Electric vehicles are the most energy-efficient options on the market, but consumers who are conditioned to look at miles per gallon (MPG) data of vehicles to determine fuel efficiency may wonder how to calculate the cost to operate an electric vehicle.
Instead of miles per gallon, consumers may look for a figure called miles per gallon equivalent (or MPGe). The vehicle’s range also denotes how far the car can drive when fully charged. Tesla is known for long-range electric vehicles and offers some of the most energy efficient models on the market. Looking for the most energy-efficient Tesla model? Here’s what to know about Tesla’s models and other electric options, too!
Is a Tesla Model the Longest Range Option on the Market?
Tesla’s models all offer incredibly long driving range per charge, but a Tesla model does not hold the top spot for the longest-range electric vehicle. The Lucid Air Dream Edition Range (with 19 inch wheels) drives past all its competitors; the Dream boasts a driving range of 520 miles.
Lucid’s models actually hold the top three spots for vehicles with the longest ranges. The Lucid Air Grand Touring has a range of 516 models, and the Lucid Air Dream Edition Performance (again with 19 inch wheels) can drive up to 471 miles.
To put the range in perspective, a car owner could drive from Boston to Washington, D.C. on one full charge and have a little electricity to spare. The distance between these two cities is 440.3 miles.
Could a regular car make the same trip without stopping for fuel? That depends. Many modern vehicles do offer great fuel efficiency, and some hybrid models could offer up to 60 miles per gallon on the highway. If a vehicle offers 30 miles per gallon on the highway and has a 15 gallon tank, it would be able to drive about 450 miles before needing to refuel.
While driving ranges from a fully charged battery and a full tank of gas could be comparable, the prices to energize those drives are not. Electricity may cost a fraction of the price of the pump. In addition, electric vehicles also are better for the environment.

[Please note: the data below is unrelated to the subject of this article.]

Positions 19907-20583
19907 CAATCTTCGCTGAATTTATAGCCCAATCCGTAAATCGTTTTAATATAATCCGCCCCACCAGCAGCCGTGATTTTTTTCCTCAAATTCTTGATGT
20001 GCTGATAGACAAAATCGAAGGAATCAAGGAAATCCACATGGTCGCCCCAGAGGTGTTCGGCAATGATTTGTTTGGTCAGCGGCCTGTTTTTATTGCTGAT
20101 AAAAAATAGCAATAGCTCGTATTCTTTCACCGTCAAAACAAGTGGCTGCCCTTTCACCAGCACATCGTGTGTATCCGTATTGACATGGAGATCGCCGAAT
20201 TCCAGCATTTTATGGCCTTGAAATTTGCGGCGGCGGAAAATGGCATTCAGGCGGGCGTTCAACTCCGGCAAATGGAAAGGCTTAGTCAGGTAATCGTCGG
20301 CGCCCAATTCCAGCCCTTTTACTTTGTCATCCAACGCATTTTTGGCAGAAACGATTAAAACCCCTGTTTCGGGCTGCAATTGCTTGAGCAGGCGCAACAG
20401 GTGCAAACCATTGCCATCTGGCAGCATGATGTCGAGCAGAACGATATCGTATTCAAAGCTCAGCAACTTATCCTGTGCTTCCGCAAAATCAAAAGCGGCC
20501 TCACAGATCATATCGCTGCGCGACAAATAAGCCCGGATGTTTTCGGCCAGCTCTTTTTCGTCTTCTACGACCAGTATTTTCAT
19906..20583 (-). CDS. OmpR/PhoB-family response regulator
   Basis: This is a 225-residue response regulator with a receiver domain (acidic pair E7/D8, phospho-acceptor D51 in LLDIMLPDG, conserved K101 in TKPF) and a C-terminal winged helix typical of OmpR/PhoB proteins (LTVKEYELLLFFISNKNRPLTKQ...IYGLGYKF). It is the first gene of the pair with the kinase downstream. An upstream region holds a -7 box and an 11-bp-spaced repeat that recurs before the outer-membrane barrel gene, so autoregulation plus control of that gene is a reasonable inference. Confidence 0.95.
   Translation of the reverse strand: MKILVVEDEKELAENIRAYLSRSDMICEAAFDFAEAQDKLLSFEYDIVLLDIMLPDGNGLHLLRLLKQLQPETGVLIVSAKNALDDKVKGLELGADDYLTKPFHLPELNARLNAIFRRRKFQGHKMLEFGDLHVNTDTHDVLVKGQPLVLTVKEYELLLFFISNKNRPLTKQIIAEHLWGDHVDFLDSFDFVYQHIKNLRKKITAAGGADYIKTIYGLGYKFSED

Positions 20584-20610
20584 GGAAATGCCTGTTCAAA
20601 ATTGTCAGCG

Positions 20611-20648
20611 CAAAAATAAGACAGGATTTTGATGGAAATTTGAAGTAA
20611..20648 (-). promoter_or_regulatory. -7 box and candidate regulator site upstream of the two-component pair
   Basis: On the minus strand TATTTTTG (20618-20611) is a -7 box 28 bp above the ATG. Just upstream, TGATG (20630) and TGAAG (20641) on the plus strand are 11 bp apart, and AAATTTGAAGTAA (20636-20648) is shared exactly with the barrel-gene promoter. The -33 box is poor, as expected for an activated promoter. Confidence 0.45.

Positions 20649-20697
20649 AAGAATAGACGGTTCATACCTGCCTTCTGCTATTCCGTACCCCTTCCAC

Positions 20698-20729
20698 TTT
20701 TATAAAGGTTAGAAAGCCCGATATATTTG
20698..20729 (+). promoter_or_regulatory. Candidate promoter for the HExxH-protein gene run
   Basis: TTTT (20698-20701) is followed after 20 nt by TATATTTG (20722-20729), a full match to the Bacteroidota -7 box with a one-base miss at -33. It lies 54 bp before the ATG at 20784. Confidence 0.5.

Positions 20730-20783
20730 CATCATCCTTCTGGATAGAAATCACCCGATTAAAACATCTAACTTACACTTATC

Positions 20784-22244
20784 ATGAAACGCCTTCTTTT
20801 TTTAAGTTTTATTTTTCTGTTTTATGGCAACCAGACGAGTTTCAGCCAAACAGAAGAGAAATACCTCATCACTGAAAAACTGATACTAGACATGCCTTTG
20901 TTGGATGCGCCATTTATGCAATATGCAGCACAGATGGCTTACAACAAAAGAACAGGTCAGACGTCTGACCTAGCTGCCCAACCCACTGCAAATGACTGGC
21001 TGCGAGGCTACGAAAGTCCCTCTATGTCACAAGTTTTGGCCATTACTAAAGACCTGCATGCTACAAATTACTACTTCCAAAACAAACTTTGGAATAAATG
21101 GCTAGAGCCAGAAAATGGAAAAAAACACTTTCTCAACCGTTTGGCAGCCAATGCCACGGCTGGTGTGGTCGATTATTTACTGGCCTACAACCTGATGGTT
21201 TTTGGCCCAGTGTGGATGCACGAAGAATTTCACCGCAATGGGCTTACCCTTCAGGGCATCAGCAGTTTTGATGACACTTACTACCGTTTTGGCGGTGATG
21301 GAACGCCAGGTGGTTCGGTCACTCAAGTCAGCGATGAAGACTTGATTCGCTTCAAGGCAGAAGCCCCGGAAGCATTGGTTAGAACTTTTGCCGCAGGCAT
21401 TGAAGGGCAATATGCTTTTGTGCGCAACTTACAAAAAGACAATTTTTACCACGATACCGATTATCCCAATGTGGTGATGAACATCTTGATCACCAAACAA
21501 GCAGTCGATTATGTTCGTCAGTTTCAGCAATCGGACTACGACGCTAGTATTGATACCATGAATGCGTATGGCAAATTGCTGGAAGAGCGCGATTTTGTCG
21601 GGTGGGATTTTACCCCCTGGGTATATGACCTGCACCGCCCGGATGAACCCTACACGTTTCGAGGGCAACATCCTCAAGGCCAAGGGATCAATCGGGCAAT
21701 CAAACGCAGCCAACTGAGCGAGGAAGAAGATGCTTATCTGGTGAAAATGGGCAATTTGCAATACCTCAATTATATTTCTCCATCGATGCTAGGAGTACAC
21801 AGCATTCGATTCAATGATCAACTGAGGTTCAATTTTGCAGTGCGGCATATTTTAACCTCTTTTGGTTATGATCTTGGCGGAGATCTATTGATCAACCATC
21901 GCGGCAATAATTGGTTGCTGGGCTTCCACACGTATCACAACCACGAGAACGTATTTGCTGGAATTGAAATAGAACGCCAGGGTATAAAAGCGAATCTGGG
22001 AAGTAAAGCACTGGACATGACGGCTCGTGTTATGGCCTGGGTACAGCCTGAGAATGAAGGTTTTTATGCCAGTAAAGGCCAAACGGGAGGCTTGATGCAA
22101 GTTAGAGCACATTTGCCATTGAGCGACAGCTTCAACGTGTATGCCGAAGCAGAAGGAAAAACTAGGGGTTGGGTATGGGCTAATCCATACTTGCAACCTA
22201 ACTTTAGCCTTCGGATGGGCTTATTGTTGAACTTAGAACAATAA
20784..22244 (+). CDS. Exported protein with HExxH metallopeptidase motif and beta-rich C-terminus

What is the Most Energy-Efficient Tesla Model?
Tesla’s top range model actually comes in fourth place among all electric vehicles when ranked by driving range. The Tesla Model S Long Range can drive up to 405 miles fully charged. The Model S Long Range has a base price of $89,990. This is nearly half the price of the Air Dream Edition Performance; the model is priced at $169,000.
The Tesla Model 3 Standard Range Plus offers the shortest driving range of all Tesla models. The Standard Range can drive up to 262 miles per charge. However, it also comes with a more affordable price tag than Tesla’s other models; the Model 3 Standard Range has a base price of $43,490.
What Electric Car has the Shortest Range?
While many electric options offer decent ranges on a complete battery charge, as Car and Driver explains, ranges for many electric cars are often much less than the full distance that can be driven on a complete tank of gas.
The model that offers the shortest driving range on a charge is the Mini Cooper Electric. This vehicle has a range of only 110 miles. For those with long daily commutes (50 miles roundtrip, for example), the vehicle would need to be charged about every other day.
Why is Range Such a Big Deal?
Drivers need to understand the driving capacity of their electric vehicle, because batteries don’t stay charged indefinitely. If the car starts to run low on energy, drivers will need to find a station to recharge. This is where driving an electric model can get a bit more complicated.
Gas pumps are plentiful; car owners who drive a fuel inefficient vehicle may have to worry about the cost at the pump but they don’t have to worry about finding a gas station. Every city and even small towns offer one or more gas stations.
In states like California where electric vehicles are common, it might be easy to find a charging station for electric vehicles. However, in states where electric vehicles are less popular, electric stations may be few and far between.
Driving an electric car on a road trip may require the car owner to map out recharging stops along the trip so that there isn’t an issue of the car suddenly being without power. This could make a fun vacation on the road a bit more stressful, especially as drivers roll through towns and states that haven’t yet caught on to the electric phenomenon.
Those who own an electric car may be limited to charging their car at home, especially if they live in areas that don’t offer many charging stations or in areas where these stations may be cost prohibitive.
The Cost at the Pump vs. the Price of Electric
Most drivers don’t have to guesstimate how much they will spend at the pump. Prices are easily visible at the top of gas station signage. Some drivers know instinctively what areas offer the lowest gas prices, too. Commuters who pass through multiple towns may have a specific location to refuel.